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Ross Neder in Peru

I've been fascinated by glass since the third grade when I discovered that glass was a viscous liquid. Sixty years later, I still love this medium, and the creation of art in the glass medium is the perfect combination of intense physicality, engineering, and the creative process for me. When I'm done with a piece and finally able to touch the work the next day (it takes 15 hours to cool), it's like Christmas, but I get to add a work of art to the world that will exist indefinitely and hopefully continue to please people's aesthetic forever.


Throughout my career, I have been on a quest to capture visual movement in my works. After creating thousands of pieces in glass, focusing on bold, vibrant colors and large scales, I may be getting there. I want my new works to be so full of life that they appear to be in motion. To achieve this effect, I now consciously stylize the physicality of water, fire, wind, growth, and other elements.


Twenty-five years ago, I had the idea of using glass powder in a unique way. I failed, but the idea continued to haunt me. Years of practice and the acquisition of copious tools have finally enabled me to produce what I'm calling the Hubble and the Transition Series. It's taken a long time to reach this point, but the effect is unique, and I am thrilled with the result.



I grew up in a somewhat divergent home. My father was a nuclear engineer who eventually retired as a VP in Bechtel, and my mother had several master's degrees. She eventually garnered multitudes of international acclaim for her artistic expertise in Sogetsu Ikebana, textiles, and watercolor painting.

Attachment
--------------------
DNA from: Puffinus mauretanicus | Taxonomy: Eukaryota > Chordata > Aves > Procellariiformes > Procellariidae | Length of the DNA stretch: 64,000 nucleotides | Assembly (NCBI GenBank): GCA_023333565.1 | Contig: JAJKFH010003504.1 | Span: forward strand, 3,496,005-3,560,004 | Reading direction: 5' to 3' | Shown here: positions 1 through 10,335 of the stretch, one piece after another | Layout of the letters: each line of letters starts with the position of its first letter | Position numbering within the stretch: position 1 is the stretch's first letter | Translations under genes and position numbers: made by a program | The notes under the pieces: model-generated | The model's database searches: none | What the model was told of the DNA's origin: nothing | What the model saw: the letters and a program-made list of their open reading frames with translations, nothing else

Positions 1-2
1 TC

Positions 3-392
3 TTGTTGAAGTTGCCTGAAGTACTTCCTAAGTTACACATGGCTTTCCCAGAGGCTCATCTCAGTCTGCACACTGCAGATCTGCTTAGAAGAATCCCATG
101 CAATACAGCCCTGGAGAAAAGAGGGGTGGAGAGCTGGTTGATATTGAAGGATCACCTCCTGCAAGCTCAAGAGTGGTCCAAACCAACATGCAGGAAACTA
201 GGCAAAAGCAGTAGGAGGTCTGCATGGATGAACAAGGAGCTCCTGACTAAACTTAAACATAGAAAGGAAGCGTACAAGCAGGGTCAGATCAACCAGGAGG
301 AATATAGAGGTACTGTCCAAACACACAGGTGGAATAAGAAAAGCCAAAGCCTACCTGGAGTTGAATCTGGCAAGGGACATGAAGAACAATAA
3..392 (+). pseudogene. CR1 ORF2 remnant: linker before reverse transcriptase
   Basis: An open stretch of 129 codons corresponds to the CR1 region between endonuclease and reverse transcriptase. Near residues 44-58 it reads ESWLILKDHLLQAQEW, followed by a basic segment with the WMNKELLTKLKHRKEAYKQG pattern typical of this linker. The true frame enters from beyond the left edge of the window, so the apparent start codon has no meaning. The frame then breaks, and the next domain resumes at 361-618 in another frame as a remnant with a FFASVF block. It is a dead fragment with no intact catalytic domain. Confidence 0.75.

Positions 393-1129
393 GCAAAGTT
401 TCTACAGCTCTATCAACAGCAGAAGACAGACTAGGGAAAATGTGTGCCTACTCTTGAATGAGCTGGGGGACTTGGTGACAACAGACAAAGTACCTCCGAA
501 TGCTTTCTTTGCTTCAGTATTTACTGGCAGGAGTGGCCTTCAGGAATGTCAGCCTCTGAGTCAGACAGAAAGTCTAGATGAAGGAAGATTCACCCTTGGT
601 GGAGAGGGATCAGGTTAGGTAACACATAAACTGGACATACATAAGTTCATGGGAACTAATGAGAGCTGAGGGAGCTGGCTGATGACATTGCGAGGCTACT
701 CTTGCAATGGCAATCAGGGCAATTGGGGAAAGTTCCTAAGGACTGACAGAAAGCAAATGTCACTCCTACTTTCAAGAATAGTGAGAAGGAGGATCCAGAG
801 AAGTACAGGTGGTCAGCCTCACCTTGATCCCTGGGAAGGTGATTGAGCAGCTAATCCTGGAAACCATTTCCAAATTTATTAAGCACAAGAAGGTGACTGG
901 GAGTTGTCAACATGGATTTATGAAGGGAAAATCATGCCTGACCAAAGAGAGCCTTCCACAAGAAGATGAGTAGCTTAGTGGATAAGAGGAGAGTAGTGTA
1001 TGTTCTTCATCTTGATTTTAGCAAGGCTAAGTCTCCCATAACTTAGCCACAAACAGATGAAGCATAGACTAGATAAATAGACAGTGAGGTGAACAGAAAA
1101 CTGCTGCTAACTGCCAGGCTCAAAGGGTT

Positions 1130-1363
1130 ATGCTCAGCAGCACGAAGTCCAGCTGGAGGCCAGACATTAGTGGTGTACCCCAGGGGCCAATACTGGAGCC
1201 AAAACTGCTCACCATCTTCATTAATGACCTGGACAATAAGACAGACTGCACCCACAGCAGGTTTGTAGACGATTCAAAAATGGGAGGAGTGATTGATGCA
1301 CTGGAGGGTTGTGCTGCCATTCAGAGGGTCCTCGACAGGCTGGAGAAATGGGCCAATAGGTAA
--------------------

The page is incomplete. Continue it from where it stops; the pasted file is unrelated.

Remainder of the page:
Initially, I followed my father's bent, becoming licensed to operate Naval Nuclear reactors and eventually earning a Ph.D. in Clinical Psychology. Psychology slowly lost favor, and after practicing for about ten years, I changed my life's direction from a science-based perspective to an artistically based lifestyle and built my own glass-blowing "hot shop." Given my fairly unique foundation in engineering, academics, and aesthetics, I designed and fabricated an artistic environment that allows me to blow glass without the assistance of a large team of support artists. That’s unusual, given the dimensionally large scale that I do. 


 In the past 30 years, my art has become widely recognized by galleries, merchants, museums, and collectors worldwide for its scale, vibrancy, and fluidity. It represents the creative energy I could not fully express in my other careers. I’m very fortunate to have been able to be an artist and, even more so, a glass artist.

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